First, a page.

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30 SEPTEMBER, 2013

How To Be a Nonconformist: 22 Irreverent Illustrated Steps to Counterculture Cred from 1968

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“Avoid socks. They are a fatal giveaway of a phony nonconformist.”

“Why do you have to be a nonconformist like everybody else?,” James Thurber asked in the caption to a 1958 New Yorker cartoon depicting a woman fed up with her artist partner. It remains unknown whether the cartoon itself, or this cultural dismay shared by some of the era’s counterculture thinkers, inspired the 1968 gem How To Be a Nonconformist (public library) by Elissa Jane Karg. One could easily imagine that if Edward Gorey, master of pen-and-ink irreverence, and Patti Smith, godmother of punk-rock, had collaborated, this would’ve been the result. But what’s most impressive is that Karg was only sixteen at the time, a self-described “cynical & skeptical junior at Brien McMahon High School in Norwalk, Connecticut,” qualified to examine nonconformity as “an angry and amused observer” of her “cool contemporaries.”

With her irresistibly wonderful black-and-white drawings and hand-lettered text, which originally appeared in her school newspaper and were eventually published by Scholastic, she offers 22 rules for becoming “a bona fide nonconformist,” poking fun at so many archetypes still strikingly prevalent — perhaps even amplified — today: the misunderstood artist-hipster, the troll grubbing for clout by spewing curmudgeonly comments, the protester-for-the-sake-of-protesting, the musician flaunting her mental health issues as a badge of genius. Rather than derision, however, Karg’s subtler message is a reminder that, as Toni Morrison memorably wrote in Beloved, “definitions belong to the definers, not the defined,” that a full life is about “allowing the various petals of our identity to fully unfold,” and that adhering to any prescriptive mode of living, even if it’s one that rejects the herd of mainstream culture, only flattens us into caricatures of our complete selves and transforms us into a herd of a different kind, one the cultural critic Harold Rosenberg famously called “the herd of independent minds.”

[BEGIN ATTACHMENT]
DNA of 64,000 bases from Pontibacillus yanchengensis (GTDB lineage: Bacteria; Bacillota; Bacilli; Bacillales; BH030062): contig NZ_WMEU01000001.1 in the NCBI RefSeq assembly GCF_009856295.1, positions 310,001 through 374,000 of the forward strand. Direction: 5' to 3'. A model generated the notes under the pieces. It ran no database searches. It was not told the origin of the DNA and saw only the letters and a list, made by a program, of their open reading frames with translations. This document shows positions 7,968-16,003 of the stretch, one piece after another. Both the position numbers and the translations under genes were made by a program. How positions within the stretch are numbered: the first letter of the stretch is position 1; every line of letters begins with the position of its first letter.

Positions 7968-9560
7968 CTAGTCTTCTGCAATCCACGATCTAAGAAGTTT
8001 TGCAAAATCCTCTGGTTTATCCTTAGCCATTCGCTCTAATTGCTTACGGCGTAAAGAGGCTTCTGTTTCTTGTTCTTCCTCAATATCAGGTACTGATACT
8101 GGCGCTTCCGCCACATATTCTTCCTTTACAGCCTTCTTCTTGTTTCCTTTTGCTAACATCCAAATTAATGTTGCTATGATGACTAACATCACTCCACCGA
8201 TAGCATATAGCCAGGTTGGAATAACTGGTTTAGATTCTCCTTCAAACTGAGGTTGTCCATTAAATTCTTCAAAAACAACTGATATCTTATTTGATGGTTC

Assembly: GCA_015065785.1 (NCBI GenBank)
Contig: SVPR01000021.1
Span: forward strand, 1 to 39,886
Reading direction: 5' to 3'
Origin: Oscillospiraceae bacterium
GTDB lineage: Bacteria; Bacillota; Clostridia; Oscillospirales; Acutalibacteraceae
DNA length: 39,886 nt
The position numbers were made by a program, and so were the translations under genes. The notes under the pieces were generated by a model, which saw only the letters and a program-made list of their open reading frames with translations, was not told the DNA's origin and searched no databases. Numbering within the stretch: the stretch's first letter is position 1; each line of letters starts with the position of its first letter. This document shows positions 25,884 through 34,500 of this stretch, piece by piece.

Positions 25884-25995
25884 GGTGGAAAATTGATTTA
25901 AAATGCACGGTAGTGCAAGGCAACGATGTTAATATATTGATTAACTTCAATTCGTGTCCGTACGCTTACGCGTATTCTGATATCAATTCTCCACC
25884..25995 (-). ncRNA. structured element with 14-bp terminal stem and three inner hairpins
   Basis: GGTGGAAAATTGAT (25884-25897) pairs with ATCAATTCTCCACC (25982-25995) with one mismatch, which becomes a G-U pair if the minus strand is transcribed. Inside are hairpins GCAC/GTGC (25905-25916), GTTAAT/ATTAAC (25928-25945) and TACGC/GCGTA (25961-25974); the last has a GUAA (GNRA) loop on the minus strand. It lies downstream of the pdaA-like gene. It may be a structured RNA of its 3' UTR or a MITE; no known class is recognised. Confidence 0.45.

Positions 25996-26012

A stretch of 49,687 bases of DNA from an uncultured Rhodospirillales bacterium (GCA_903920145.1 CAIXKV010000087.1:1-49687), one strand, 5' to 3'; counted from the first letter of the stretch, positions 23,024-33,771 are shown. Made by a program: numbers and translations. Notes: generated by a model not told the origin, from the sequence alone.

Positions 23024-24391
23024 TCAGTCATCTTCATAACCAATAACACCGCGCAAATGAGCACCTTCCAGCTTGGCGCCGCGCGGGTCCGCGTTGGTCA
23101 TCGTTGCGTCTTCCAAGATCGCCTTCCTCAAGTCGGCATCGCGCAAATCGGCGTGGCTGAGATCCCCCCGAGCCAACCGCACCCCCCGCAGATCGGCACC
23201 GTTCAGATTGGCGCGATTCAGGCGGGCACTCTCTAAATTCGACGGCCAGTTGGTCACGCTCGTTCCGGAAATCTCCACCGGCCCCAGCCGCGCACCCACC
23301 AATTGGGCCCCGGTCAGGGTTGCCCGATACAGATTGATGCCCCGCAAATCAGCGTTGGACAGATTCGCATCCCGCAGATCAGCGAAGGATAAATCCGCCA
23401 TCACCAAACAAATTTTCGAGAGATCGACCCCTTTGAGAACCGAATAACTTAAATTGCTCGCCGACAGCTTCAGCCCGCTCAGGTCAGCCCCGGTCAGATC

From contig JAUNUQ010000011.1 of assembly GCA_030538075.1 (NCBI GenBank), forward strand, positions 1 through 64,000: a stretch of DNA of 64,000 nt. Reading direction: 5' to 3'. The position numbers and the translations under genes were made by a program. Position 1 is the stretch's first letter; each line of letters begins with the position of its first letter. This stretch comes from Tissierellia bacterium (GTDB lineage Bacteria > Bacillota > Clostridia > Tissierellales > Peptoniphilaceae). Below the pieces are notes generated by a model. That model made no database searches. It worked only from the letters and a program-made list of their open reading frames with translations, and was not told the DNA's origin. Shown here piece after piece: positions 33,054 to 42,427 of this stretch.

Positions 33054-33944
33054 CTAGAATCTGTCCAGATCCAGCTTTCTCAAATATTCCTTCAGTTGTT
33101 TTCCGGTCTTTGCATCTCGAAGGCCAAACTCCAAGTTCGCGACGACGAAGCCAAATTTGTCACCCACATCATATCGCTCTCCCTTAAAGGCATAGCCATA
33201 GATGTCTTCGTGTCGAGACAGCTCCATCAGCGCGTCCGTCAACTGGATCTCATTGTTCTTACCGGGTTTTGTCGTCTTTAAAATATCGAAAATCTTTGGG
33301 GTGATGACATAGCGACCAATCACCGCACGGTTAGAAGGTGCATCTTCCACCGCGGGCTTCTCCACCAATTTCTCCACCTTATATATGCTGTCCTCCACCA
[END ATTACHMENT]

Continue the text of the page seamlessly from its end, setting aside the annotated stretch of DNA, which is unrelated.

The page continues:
Karg, in true counter-nonconformist fashion, didn’t end up moving to New York City and commodify her brand of creative cynicism. Instead, she moved to Detroit, had two daughters, joined the socialist party, became a nurse, and led an earnest life as an avid advocate for women’s rights on the cusp of the second wave of feminism. Tragically, though perhaps poetically given her life choices, she was killed in 2008 at the age of 57 while riding her bicycle back from a socialist party meeting. She never authored another book, but did co-author the 1980 handbook Stopping Sexual Harassment.

Immeasurably wonderful, How To Be a Nonconformist is long out of print but surviving copies of can be found online. Complement it with Exactitudes, the modern-day photo-anthropological record of the cultural phenomenon Karg satirizes.